How real these salary changes are is open to serious question, anyway. The numbers—all adjusted by the FT to account for purchasing power parity and industry career choices—are self-reported by alumni. Significant changes could occur due to sample size, exaggeration by a survey respondent, or even worse, unnecessary and flawed adjustments made by the British newspaper’s methodology. The FT even admits that its three-year weighted salary metric “includes data for the current year and the one or two preceding years where available” so it’s not exactly a true three-year average.

The Financial Times ranking is arguably the most consulted global list of full-time MBA programs, largely because U.S. News does not rank schools outside the U.S. and Bloomberg Businessweek separates U.S. and non-U.S. schools in different rankings. But there are significant flaws in the methodology the FT uses to rank programs, including the use of far too many metrics–20 in all–that include measures that have nothing to do with the quality of a school’s MBA offering. It’s also widely acknowledged to favor non-U.S. business schools.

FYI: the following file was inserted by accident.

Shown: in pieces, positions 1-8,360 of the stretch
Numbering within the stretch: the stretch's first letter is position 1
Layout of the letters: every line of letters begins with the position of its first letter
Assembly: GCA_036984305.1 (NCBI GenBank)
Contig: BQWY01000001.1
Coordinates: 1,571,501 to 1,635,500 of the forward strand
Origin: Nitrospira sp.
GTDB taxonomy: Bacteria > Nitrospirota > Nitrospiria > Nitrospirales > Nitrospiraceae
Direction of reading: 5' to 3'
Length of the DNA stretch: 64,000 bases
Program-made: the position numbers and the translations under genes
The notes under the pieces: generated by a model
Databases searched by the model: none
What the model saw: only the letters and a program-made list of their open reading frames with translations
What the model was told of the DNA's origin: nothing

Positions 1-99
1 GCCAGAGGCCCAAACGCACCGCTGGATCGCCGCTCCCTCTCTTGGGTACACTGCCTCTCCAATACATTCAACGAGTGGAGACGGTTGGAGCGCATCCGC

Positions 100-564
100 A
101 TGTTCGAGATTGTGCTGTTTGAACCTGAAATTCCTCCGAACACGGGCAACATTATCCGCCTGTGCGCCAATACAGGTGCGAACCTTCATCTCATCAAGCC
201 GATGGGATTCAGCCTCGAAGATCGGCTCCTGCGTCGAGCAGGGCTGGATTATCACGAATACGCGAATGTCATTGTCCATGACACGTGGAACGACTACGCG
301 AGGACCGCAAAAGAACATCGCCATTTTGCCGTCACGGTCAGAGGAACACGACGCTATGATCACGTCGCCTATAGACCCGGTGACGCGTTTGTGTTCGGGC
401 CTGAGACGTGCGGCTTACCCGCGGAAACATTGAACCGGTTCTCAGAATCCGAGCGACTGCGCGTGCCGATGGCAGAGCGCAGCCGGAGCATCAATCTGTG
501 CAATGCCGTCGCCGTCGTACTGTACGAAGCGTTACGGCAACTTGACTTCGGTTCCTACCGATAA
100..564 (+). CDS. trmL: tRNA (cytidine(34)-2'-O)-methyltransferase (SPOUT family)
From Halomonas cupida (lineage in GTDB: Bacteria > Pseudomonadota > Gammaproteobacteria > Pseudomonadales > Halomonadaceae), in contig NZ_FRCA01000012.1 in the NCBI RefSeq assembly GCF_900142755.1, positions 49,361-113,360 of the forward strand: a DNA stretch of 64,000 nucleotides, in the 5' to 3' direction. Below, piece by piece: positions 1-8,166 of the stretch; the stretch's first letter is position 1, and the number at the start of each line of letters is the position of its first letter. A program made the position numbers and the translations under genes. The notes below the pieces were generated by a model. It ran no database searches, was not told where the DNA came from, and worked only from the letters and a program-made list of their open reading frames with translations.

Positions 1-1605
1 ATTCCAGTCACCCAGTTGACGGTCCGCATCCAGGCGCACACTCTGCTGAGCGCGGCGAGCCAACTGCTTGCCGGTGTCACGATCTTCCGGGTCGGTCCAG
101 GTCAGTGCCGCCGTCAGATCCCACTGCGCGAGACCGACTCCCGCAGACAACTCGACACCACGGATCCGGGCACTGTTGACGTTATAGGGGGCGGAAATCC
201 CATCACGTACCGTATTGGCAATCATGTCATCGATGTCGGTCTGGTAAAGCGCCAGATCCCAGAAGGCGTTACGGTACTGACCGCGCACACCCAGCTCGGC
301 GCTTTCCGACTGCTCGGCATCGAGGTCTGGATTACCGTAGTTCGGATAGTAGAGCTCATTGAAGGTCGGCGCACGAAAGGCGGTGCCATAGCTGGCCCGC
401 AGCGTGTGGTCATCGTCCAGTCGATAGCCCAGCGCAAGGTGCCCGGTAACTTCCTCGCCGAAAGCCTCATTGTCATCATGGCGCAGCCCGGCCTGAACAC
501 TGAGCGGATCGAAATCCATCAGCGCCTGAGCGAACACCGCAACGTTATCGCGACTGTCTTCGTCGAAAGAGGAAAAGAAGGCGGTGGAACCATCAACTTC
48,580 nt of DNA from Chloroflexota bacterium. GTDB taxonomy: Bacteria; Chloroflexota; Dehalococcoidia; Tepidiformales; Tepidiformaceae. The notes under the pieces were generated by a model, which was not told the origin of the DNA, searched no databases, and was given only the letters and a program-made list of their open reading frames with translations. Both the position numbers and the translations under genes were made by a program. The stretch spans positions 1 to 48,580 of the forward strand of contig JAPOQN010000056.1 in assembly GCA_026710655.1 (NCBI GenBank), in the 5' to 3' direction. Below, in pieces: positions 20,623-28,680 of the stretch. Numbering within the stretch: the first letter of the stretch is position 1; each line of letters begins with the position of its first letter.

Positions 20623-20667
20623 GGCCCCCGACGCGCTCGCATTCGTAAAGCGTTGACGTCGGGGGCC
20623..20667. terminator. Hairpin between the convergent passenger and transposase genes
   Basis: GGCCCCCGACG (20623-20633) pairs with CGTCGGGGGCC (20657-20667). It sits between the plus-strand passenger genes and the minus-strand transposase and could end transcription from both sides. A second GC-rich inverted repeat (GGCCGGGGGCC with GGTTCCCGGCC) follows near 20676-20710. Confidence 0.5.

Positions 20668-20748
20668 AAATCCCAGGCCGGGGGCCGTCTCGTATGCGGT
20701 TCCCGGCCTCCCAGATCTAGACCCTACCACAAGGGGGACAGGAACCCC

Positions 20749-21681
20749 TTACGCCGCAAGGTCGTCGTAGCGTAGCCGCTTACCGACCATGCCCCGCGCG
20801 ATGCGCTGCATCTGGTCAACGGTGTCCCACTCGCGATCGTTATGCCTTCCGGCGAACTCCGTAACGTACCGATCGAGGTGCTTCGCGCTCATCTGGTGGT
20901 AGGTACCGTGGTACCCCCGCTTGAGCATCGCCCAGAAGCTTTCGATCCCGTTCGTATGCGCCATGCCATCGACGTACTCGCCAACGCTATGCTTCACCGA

Harvard’s first place result, the sixth time it has taken the top slot since the FT’s first ranking in 1999, owes a great deal to the fact that its alumni have the highest average salary three years after graduation: $179,910, nearly double their pre-MBA pay. The FT quoted several graduates from its survey results. “Harvard Business School has opened a lot of doors and made people almost irrationally willing to hire me,” one graduate told the FT. Added another: “Alumni are incredibly generous with their time. Everyone will meet you for a coffee to share insights, advice and introductions.”

The FT said “Harvard is among the top schools for career progression and its MBA was the most highly recommended by graduates of other schools. It also comes second for research and its doctoral program.”

One big surprise this year: The University of San Diego School of Business Administration became the highest new entrant in this year’s ranking, in 66th place. Yet, it has one of the smallest incoming classes of any of the ranked programs, with just 40 new students a year. The FT’s methodology rewards the school for having 53% of its students from overseas—what many would regard as something of a red flag and a sign that it cannot attract enough qualified domestic applicants.

About The Author

John A. Byrne is the founder and editor-in-chief of C-Change Media, publishers of Poets&Quants and four other higher education websites. He has authored or co-authored more than ten books, including two New York Times bestsellers. John is the former executive editor of Businessweek, editor-in-chief of Businessweek. com, editor-in-chief of Fast Company, and the creator of the first regularly published rankings of business schools. As the co-founder of CentreCourt MBA Festivals, he hopes to meet you at the next MBA event in-person or online.